Members, including adults and children of Asháninka community smiling for a group photo

Cool Earth calls for the UK’s international development strategy to put Indigenous peoples first

The Foreign, Commonwealth and Development Office (FCDO) published a White Paper on Monday the 20th of November, setting out their approach to international development to 2030.

The paper looks at how to address the linked challenges of development, nature and climate in our rapidly changing global context.

It provides a really positive change in stating the need for patient, long-term approaches with mutually respectful partnerships, with transparency and greater local ownership of development programmes in partner countries. It also emphasises the much needed greater support for women, girls and vulnerable groups in all aspects of development.

However, it has failed to see the need to move away from carbon finance markets and biodiversity credits as the answer for rich countries to fund the protection of nature in less developed countries. These methods have been repeatedly shown to provide little benefit to Indigenous peoples and local communities, often exploiting them, and do not provide guaranteed long-term carbon protection.

Cool Earth has led the way in developing meaningful and impactful partnerships with Indigenous peoples and local communities for more than 15 years, delivering relationships that have led to the protection of rainforests around the world. Cool Earth responded to a call earlier in the year for contributions to the White Paper.

The five key things Cool Earth recommended to the Foreign, Commonwealth and Development Office, that they have made positive strategy change towards, are for supporting programmes to:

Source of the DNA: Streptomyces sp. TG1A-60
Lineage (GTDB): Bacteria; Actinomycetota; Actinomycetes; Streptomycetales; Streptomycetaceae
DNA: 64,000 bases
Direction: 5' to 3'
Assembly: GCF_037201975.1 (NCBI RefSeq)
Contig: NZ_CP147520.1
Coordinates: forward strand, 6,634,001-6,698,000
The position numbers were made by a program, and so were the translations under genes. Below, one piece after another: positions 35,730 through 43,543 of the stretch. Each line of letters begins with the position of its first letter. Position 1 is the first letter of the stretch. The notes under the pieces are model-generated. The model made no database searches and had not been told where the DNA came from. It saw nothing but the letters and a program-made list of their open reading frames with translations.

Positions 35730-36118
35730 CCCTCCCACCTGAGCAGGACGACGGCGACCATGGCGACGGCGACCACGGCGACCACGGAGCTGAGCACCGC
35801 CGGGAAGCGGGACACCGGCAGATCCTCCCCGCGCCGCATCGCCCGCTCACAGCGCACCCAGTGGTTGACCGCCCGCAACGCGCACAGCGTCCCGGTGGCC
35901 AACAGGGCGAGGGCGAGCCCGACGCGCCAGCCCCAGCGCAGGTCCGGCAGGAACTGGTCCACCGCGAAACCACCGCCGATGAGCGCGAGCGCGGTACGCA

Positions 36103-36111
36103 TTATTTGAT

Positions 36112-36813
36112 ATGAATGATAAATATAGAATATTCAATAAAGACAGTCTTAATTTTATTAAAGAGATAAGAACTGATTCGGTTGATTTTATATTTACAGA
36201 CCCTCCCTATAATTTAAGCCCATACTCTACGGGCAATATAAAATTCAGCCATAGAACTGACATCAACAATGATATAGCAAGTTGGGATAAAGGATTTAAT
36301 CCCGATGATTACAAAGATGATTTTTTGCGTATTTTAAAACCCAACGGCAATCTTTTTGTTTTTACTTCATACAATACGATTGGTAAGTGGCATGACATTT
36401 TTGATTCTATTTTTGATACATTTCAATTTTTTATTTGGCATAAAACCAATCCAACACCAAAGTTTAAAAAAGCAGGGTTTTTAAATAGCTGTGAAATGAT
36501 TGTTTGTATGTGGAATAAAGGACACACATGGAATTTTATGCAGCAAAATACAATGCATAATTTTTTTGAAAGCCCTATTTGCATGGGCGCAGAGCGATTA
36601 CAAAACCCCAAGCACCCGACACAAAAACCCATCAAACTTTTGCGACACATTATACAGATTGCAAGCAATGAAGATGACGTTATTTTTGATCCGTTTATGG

1. Be long-term and designed with long-term benefits: international development partnerships are too often just one to three years, determined by the funding restrictions and desire to prove quick impact results.
  2. Be co-designed and managed by the people that they are supporting and implemented according to the specific context of those villages/individuals.
  3. Be run as much as possible by locally-led organisations rather than national organisations which are likely to apply a “one-size-fits-all” approach across the territory.
  4. Provide more flexibility in funding use to be able to adapt to changing needs and unexpected circumstances (such as pandemics, political situations and extreme weather events).
  5. Approach partnerships with cultural sensitivity and humility, recognising the diversity of indigenous cultures and their deep connection to the land. Avoid imposing Western ideologies and practices on these communities.

The area that is of concern and needs careful consideration to avoid harm:

  1. Plans to support the growth in high-integrity carbon and nature markets to unlock a global estimated potential of $40billion per year of private finance, has to be really carefully managed to ensure that indigenous peoples and local communities are not exploited or lose land rights to their biodiverse and carbon rich homes.

Hannah Peck, Deputy Director at Cool Earth said, “It is vital that Indigenous people and local communities can co-design and manage partnerships. This will ensure they are more successful in the long term. We’re delighted to see the Foreign, Commonwealth and Development Office review and draw on the lessons that  we have learnt over the years. But we are worried about the ambition to continue to support carbon and biodiversity market financing. These could continue to perpetuate climate injustice and marginalisation of Indigenous peoples and local communities unless an overhaul is made of the current systems, and it is managed extremely carefully.”

The White paper can be found here.